by R. Gil Student
The book of Maccabees (1:2:31-41) tells the story of how the Hasmoneans originally refused to wage war on Shabbos and were slaughtered. After that, Matisyahu ruled that they must fight back on Shabbos. This account is repeated by Josephus (Antiquities 12:276). Prof. Louis Feldman (Jew & Gentile in the Ancient World, pp. 160-161) lists other ancient attestations to this refusal to fight on Shabbos, such as Strabo (16:2:40:763) and Dio Cassius (37:16). The question is why they refused. Isn’t it piku’ach nefesh, a life threatening situation that merits violating Shabbos?
R. Shlomo Goren, the first chief rabbi of the Israel Defense Forces, addresses this question in his collection of army responsa (Meshiv Milchamah 1:2). He suggests that the Greeks knew how important Shabbos was to Jews and wished to force them to fight on that day. Thus, there was a shmad-gezerah, an anti-religious decreee, specifically to fight on Shabbos. Therefore, the Hasmonean beis din ruled that it is yehareg ve-al ya’avor — when gentiles try to force us to violate a law we must choose martyrdom over violating it. In this case, they tried to force us to fight on Shabbos and the Hasmoneans chose martyrdom over violating Shabbos.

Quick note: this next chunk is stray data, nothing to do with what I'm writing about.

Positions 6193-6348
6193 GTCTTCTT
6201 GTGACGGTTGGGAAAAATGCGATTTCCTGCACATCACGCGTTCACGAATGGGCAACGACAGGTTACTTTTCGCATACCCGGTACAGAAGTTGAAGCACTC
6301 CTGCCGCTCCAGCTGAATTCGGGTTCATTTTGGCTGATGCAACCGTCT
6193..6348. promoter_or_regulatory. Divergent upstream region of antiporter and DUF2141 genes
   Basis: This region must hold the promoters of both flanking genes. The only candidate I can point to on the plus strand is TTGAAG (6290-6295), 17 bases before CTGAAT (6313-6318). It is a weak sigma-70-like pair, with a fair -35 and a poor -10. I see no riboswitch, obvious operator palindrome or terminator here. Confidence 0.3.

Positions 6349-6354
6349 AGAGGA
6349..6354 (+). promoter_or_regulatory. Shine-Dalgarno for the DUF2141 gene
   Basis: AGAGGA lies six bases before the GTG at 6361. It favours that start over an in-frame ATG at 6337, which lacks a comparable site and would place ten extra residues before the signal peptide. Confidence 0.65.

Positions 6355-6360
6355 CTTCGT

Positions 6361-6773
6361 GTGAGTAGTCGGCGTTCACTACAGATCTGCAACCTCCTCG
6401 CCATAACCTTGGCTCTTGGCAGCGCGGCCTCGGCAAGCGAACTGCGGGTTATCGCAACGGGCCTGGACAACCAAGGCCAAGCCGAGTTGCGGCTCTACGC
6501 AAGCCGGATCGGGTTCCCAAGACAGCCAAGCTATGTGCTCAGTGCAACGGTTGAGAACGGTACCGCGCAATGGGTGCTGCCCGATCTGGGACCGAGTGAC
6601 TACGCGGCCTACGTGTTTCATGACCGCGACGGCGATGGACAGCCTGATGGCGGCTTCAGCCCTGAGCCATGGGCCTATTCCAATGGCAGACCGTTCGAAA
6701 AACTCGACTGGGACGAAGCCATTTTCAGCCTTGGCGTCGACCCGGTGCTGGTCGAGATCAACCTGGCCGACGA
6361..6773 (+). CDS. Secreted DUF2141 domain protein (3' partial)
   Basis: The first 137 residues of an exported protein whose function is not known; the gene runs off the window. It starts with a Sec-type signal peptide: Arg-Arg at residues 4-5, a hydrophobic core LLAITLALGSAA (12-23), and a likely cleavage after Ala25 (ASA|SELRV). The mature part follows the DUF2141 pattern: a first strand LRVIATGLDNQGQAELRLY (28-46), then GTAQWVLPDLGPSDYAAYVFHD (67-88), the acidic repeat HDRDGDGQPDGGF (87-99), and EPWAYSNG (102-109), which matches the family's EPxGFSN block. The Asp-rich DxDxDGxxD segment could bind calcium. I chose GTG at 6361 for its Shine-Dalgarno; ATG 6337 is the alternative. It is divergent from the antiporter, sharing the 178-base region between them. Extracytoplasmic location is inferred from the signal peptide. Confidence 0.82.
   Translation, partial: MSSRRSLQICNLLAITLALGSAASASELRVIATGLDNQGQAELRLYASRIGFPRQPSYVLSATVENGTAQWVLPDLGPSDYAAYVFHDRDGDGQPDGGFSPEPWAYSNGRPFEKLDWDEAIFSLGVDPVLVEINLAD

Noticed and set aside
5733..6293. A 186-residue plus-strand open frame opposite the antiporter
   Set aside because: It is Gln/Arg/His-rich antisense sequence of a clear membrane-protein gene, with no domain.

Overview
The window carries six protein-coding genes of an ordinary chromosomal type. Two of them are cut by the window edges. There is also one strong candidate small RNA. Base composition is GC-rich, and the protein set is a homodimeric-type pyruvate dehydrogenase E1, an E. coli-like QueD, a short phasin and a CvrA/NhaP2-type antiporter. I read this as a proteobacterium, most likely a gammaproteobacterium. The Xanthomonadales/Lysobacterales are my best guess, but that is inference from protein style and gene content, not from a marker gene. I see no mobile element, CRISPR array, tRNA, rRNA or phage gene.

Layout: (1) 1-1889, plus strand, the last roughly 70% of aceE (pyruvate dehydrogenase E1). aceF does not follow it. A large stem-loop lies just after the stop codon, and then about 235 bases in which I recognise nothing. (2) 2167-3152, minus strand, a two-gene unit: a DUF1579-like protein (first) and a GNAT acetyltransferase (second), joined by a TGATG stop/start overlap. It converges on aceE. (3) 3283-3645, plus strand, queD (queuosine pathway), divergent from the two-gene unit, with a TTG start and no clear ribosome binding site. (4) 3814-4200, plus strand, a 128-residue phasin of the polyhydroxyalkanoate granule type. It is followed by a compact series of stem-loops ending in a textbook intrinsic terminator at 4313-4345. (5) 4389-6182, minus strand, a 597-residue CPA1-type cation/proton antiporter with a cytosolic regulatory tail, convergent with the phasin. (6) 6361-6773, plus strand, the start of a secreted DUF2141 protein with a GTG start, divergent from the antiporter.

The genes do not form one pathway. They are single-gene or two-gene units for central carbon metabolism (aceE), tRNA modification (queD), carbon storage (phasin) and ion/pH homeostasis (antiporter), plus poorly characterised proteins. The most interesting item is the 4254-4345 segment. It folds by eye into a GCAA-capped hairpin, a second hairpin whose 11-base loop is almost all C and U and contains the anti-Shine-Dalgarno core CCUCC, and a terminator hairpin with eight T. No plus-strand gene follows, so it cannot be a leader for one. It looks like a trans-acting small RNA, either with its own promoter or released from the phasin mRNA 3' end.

If that’s the case, then why did the beis din subsequently rule that they may fight back? When the Greeks continued this strategy and it became a threat to the continuity of the Jewish people, the Hasmonean beis din ruled that the continuity of the Jewish people overrides the law of yehareg ve-al ya’avor and they may not choose martyrdom.
(Reposted from March ’07)